Chevrolet is serious about protecting the integrity of the new Camaro Z/28, and it is showing just how serious by taking measures to block tuners who would produce clone versions of the car. The company has quite a bit of its reputation riding on the car, which is proving to be the fastest and most capable Camaro ever produced. Chevy even desecrated the sacred bowtie on the grille, hollowing it out to increase airflow all in the name of making the Z/28 the best car it can possibly be.
Many people desire to own the new car, but chances are they cannot. Only 500 units are being produced for 2014, and those come with a steep $75,000 price tag. For 2015, production is being capped off at 2,500 units. Because the car is inaccessible to so many salivating Chevy fans, it’s understandable that the risk of a deluge of clones overrunning the used car market is a very real risk. GM has used its clairvoyance to avoid the problem before it ever pops up, moving to block the sale of certain parts that would enable tuners to produce clones that could fool the general public.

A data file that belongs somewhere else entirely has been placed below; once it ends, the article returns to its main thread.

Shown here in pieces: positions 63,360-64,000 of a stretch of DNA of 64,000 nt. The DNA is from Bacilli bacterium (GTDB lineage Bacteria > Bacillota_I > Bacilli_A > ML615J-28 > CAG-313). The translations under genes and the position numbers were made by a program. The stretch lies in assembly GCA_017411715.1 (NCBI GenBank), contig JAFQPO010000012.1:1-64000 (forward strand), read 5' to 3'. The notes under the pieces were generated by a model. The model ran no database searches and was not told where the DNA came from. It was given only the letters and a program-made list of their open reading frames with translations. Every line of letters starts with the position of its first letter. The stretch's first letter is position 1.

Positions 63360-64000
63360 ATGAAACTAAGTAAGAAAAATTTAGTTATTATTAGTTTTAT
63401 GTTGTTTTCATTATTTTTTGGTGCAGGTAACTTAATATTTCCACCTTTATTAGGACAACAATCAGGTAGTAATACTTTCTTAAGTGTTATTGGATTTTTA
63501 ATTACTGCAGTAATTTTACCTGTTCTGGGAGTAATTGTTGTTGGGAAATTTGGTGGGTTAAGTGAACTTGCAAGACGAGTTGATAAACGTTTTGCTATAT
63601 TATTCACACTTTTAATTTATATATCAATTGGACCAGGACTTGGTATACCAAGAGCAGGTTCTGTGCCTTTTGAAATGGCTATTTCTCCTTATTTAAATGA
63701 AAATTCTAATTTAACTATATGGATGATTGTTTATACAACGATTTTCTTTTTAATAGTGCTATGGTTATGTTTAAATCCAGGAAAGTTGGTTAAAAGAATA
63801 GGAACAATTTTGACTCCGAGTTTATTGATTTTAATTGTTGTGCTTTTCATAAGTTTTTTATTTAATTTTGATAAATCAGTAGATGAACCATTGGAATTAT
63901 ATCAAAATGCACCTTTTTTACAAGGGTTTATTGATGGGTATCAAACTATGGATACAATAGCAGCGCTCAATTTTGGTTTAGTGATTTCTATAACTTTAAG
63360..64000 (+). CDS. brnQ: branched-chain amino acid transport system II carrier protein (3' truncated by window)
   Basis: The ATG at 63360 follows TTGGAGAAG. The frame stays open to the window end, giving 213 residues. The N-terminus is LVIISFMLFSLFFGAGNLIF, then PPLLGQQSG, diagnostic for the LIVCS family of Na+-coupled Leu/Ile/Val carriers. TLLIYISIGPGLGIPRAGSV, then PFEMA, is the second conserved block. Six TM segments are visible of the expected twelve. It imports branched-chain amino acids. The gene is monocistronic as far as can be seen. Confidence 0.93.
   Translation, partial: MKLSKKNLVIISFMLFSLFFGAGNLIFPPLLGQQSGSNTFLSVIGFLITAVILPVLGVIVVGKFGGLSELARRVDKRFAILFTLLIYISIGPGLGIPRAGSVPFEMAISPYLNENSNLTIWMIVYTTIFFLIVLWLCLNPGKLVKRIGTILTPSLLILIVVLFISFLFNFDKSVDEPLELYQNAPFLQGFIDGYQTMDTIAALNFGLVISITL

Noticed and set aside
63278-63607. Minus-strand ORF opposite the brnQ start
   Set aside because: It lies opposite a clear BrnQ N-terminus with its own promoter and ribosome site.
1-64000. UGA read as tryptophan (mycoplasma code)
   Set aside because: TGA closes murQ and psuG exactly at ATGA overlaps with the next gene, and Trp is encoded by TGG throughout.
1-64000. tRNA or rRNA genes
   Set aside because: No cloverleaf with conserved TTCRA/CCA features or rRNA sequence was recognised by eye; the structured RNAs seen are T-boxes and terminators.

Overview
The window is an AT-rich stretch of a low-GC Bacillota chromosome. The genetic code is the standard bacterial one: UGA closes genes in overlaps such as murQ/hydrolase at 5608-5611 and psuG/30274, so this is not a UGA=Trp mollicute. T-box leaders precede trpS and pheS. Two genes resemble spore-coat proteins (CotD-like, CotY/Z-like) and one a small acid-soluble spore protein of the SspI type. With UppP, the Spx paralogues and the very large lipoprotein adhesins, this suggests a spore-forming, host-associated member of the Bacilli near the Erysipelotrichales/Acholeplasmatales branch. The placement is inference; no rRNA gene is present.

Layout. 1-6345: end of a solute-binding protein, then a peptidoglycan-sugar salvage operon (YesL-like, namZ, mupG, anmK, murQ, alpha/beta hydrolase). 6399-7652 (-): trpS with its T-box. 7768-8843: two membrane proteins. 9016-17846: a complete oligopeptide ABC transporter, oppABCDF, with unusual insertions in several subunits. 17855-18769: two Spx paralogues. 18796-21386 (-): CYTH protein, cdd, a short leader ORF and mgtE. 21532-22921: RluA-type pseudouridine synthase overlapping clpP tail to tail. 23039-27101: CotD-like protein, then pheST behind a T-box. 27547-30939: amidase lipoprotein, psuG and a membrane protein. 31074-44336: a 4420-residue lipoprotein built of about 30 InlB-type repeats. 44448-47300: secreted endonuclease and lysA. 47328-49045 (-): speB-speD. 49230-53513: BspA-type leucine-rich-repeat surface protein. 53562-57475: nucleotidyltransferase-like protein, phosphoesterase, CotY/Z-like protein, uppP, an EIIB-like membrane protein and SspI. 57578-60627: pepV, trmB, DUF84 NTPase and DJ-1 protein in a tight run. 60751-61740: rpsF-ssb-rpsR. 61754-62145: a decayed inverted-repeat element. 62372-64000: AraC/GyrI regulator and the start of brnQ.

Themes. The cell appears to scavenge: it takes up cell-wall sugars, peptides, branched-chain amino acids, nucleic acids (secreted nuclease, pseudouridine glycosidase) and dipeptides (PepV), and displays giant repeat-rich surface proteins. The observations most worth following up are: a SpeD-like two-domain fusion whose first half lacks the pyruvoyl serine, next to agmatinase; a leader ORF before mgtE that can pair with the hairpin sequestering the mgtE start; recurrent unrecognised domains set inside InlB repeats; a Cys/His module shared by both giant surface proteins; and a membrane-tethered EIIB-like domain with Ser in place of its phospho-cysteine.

Among the parts that will be under lockdown at Chevrolet dealerships will be the Z/28’s front emblem (which is lovingly called the flowtie by engineers), the unique 19-inch wheels, hood scoop, front fascia, brake kit (including the calipers and ceramic rotors), hood scoop, spoiler, Z/28 badges, front splitter, rocker panels, rear fascia, fender flares, and the Recaro racing seats that are exclusive to the Camaro Z/28.
General Motors has a history of restricting parts for low-volume models, which are done to keep the cars special. To obtain any of the restricted parts for the Z/28, a customer would have to present a valid VIN.